From Rivière-du-Loup to Baie-Saint-Paul
By Julie Chatelain and Simon Lacroix
After a very rainy day off, we took the 8 a.m. ferry to Saint-Siméon on May 11. It was a cold morning and we opted to sit inside the lounge for the hour-long sailing. A young man seemed curious about the flags on our wheelie. We greeted him and he sat with us. His name was Elliot and he was a high-school teacher as well as an avid cyclist and hiker. He spoke of his desire to explore Canada with his dog. His companionship made the ferry ride seem short.
As the ferry approached the north shore, we anticipated the challenges ahead. The park trails were closed due to snow conditions. Our chosen alternative took us along Highway 138 and a few other smaller roadways to Beaupré (140 kilometres away and 50 kilometres north of Québec City), where we planned to rejoin the Trans Canada Trail.
Elliot recommended the smaller road toward Port-au-Persil. On our way out of town, we were mindful of traffic and managed our cadence to reduce wear and tear on our feet and legs. Port-au-Persil was breathtaking, but the roads were long and steep. In the past, when faced with similar challenges, we dug deep, took smaller steps and focused on proper form. Our attention split into two. Our analytical minds supervised our walking techniques, making sure we conserved energy by being efficient with each step, and our creative minds wandered in and out of daydreams.
We followed a small stream by the side of the road. It brought back memories for Julie. She played for hours in the stream by her family’s cottage, making dams and floating branches in the swift current. Later, we spotted some Highland cows. They reminded both of us of our trip to Scotland. In this dreamy state, we floated along, almost oblivious of the traffic. Focusing on these reveries, time became elastic.
On our approach to Saint-Fidèle, Simon spotted a sign for the Ecological Centre of Port-au-Saumon. In a flash, a 40-year-old memory came rushing back. He visited his sister Martine who had a summer job as a naturalist at the centre. Aside from the beauty of the area, Simon’s most vivid memories of that visit were the insatiable mosquitoes and his inability to even walk a short trail!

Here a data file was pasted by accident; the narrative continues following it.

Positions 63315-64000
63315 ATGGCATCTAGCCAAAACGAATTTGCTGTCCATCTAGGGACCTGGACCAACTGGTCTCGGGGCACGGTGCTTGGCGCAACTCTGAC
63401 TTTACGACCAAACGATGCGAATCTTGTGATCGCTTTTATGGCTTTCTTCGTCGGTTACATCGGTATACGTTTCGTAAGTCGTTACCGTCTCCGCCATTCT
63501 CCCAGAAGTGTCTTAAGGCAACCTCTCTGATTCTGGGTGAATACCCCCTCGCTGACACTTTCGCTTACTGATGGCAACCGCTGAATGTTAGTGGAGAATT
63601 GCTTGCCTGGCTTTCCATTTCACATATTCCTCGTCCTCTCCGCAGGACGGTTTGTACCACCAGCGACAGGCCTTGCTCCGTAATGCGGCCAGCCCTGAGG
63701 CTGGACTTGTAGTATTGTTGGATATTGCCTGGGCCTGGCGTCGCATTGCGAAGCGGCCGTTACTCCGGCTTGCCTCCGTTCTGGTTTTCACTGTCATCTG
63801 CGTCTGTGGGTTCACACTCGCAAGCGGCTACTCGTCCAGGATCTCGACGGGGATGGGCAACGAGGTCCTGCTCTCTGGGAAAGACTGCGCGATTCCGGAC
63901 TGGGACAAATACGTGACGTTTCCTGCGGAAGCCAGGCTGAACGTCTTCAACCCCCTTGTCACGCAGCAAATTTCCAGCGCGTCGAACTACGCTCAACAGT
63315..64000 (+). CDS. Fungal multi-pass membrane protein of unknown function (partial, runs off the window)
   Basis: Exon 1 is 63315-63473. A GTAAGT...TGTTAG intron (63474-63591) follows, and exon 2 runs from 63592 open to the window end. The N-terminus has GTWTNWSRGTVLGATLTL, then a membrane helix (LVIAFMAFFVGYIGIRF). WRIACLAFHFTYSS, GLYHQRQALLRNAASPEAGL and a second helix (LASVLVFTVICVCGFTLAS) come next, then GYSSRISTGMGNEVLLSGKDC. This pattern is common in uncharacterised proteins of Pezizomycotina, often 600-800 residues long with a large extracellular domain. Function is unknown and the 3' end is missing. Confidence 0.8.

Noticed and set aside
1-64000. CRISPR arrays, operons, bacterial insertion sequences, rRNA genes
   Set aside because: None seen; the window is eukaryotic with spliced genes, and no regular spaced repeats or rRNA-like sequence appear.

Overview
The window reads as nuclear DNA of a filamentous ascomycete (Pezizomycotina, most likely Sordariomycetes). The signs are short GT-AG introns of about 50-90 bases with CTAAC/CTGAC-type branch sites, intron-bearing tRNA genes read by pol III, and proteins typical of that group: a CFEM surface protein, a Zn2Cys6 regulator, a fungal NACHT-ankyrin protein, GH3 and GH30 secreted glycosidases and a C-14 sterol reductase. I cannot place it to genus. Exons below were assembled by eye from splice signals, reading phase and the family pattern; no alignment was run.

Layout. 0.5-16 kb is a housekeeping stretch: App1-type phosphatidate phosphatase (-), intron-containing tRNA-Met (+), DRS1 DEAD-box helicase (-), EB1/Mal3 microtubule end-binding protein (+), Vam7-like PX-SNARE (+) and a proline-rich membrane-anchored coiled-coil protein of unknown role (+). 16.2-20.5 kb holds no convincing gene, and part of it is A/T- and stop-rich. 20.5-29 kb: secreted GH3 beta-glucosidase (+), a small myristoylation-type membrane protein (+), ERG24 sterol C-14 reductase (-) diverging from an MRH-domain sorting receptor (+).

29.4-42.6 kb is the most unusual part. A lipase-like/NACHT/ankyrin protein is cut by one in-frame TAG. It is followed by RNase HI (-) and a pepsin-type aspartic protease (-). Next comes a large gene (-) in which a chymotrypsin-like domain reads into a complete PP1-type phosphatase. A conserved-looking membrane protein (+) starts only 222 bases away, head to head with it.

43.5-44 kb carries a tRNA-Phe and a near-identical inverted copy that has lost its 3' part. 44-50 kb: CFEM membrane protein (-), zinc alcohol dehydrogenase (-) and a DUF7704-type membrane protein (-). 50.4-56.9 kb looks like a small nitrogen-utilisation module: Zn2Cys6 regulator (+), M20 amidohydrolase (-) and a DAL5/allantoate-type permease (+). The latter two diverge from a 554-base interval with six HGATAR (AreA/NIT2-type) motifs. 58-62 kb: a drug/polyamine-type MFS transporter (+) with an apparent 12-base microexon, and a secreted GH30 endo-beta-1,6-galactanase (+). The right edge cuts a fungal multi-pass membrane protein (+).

We spent the night in a cozy room in a ‘maison d’hôte’. Our host’s home overlooked the Saint Lawrence River. We fell asleep early with magnificent views from our bed. Next morning, as a special treat, we stopped at a local café and enjoyed espressos. The patrons asked what we were doing and suggested various routes and trails.
We arrived at Cap-à-l’Aigle and veered off the main road to enjoy a quieter loop. This township had many quaint homes and a welcoming park. We took advantage of this green space and had a snack by the stream. It seems that everyone was proud of their communities on the north shore. Landscapes and gardens were cleared of signs of winter, and folks were out painting their homes and fences. We saw old barns that had flowers painted on their doors or were highlighted with bright colours.
We arrived in La Malbaie around 4 p.m. and looked for a motel for the night. The sun and hills took their toll on us. We looked forward to lying down and resting our sore feet.
Pain has often been a companion on these treks; it comes and goes. We have tried to heed its warnings by walking shorter distances on difficult sections and taking rests when needed. But physical pain hasn’t prevented us from enjoying our journeys. We have gained a better understanding of our limitations. Our happiness comes from accomplishing challenging tasks together.
On May 13, we left the picturesque town of La Malbaie and headed uphill for over 5 kilometres. As we climbed, the views became more spectacular. We took a break at the observatory at the top of the hill. The walk to our next destination of Saint-Irénée was another hilly grind. The descent into town was long and the grades ranged from 12% to 18%.
Our bodies adjusted well to the demands of the hilly terrain. We were both gaining ‘trail shape’ and the physical phase of this walk was passing. The next phase in distance walking, called the mental clearing phase, was described to us by a pilgrim on the Camino de Santiago years ago. When Julie reached this phase on other treks, she faced many old demons. Emotions came to the surface as did old doubts and hurt feelings. We both looked forward to what might come up this time.
By 11 a.m., we arrived in Les Éboulements. It was early and the only auberge was closed for the season. We decided to continue walking. It made for a long and very hilly 28-kilometre day.
We descended into Baie-Saint-Paul, where we would have a rest day. These walking days along the roadways were very pleasant, filled with majestic views of the Saint Lawrence, farmlands and quaint villages. Our legs felt reasonably fresh. We planned to go for a meal, after a bath of course!
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